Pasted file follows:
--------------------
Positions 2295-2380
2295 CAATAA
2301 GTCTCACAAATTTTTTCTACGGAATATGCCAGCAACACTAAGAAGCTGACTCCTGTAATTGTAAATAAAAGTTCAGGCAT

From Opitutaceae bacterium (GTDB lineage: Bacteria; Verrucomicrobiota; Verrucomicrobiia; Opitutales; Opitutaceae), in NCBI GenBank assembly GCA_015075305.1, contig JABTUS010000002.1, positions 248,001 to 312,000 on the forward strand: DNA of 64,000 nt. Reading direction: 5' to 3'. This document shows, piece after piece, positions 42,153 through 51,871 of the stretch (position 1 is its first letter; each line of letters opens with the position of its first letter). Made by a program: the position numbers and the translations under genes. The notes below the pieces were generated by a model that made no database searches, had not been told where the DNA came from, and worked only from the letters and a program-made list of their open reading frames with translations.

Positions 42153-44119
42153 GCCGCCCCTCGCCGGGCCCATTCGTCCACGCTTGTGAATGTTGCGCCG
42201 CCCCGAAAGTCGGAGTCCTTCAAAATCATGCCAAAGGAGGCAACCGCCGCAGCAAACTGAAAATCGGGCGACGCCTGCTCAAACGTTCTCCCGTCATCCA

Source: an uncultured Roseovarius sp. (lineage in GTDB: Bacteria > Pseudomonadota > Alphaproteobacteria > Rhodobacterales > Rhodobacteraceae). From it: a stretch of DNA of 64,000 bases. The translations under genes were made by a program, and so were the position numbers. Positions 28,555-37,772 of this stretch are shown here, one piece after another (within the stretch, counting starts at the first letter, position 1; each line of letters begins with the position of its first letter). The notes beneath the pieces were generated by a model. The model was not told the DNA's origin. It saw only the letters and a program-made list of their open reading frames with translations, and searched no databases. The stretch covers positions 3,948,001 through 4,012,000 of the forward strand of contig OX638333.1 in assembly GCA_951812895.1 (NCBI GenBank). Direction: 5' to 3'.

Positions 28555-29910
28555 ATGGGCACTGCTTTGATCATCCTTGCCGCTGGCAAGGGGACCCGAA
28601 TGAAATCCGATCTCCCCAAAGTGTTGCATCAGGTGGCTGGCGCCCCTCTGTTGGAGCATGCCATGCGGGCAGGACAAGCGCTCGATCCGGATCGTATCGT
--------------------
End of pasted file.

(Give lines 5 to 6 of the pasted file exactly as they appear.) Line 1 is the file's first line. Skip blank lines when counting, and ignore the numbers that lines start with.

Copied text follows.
Positions 42153-44119
42153 GCCGCCCCTCGCCGGGCCCATTCGTCCACGCTTGTGAATGTTGCGCCG